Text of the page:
What happens if you sound the same as your competitors?
Imagine standing in a supermarket looking at three packets of cheese. They all look pretty much the same. So which one are you going to choose?
The answer is pretty simple. Nearly everyone will choose the cheapest. Without any reason to pick a specific option, buyers will decide on price.
That’s why having a difference is vital
Companies that sell on difference build a different type of relationship with their customers. Their clients will see a reason to use them above other companies. This means that these companies have a better chance of being able to control the sales conversation. They are more likely to achieve their sales targets.
Companies that are not crystal clear about their difference will find it much harder to achieve the right sales targets. Their customers and prospects are more likely to view them as commodity suppliers. Purchases will be made on price.
So how do you create a good difference? Let’s start by busting a typical myth.
Quality and service do not make you different
I’m sure you offer excellent customer service. I’m sure your quality is second to none. But there are two reasons why you should not make these your difference.
The first is that customers expect good quality and service as standard. They do not create a compelling reason to buy.
Secondly, do a quick check of the competition. How many of them also talk about their great service and quality? Do you still think this is a great way to make you sound different?
Here are three words to check if you have a powerful difference
The words are:
It is important that your difference is something the buyer can visualize. Therefore it needs to be something that is spelled out exactly to your prospect. Many ideas for difference are open to different interpretations. For instance, “the best printing company in Texas” doesn’t mean much to me. How does one define “best”? Two people can have very different interpretations of this.
It’s much better to focus on a process. Alternatively, a statistic that people can remember can work well – for instance dealing with 47 design agencies (showing sector knowledge) or turning around print jobs in four hours.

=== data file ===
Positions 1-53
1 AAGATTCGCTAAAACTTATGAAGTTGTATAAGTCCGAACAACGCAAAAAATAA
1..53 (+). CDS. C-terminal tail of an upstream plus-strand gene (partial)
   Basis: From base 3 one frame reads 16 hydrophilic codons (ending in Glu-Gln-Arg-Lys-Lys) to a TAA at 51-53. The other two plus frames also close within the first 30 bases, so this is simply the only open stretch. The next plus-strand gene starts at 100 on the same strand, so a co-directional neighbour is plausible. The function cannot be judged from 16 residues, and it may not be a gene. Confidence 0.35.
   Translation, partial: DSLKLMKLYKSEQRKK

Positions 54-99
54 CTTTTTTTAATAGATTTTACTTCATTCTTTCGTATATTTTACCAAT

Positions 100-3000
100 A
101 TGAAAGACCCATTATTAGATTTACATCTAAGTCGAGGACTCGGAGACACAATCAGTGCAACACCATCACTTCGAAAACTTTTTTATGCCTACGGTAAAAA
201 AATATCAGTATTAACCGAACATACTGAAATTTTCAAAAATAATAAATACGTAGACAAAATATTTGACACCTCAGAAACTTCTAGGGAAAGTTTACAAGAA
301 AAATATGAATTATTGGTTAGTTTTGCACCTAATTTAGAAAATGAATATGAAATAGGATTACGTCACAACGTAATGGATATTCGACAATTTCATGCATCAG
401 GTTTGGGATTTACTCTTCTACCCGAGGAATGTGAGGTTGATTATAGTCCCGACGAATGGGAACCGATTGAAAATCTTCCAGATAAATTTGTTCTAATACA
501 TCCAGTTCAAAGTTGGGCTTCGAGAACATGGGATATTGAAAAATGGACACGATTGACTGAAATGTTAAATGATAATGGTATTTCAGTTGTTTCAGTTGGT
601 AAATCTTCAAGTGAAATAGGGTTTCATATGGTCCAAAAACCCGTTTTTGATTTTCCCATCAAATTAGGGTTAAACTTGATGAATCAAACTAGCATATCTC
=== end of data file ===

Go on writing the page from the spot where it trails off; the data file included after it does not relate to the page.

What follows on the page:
Your difference has to be worthwhile to the buyer. A four-hour turnaround for a job doesn’t mean much if I only purchase print with a longer turnaround.
Ideally, you will have a difference that cannot be copied – or at least is hard to replicate. You have two options. Firstly, create something that your competitors cannot do. Alternatively, create something that would look strange if it was copied.
Do you have a process that you have created yourself? That is something that cannot be copied, especially if you brand it with your own title. For instance, you could have the “XYZ project implementation checklist”.
The example that I gave of dealing with 47 design agencies is hard for someone to copy. They would look a bit silly if they said they dealt with 48 design agencies!
So how do you create a difference that appeals to everyone?
The answer is that you don’t! You can create various differences for each type of customer. It isn’t necessary to have one universal difference.
In my next article I will give some specific examples of difference.
Let’s talk about cheese again
If I look at a standard cheese, I choose the cheapest. But there are plenty of cheeses that are artisan, aged or made with a specific type of milk. I’ll happily pay more for these. That’s the power of having a difference.
Editor’s Note: This article was part of a two-post series on creating value through differentiation:
- How to Differentiate Yourself (and Make Money Doing it)
- 5 Ways To Make Your Company Stand Out To Prospects
PS: If you’d like more practical ideas on how to engage with today’s buyers, download my free e-book “Ten Common Print Selling Errors and What To Do About Them”. You’ll also receive my regular “Views from the print buyer” bulletin, full of ideas on how to sell print effectively.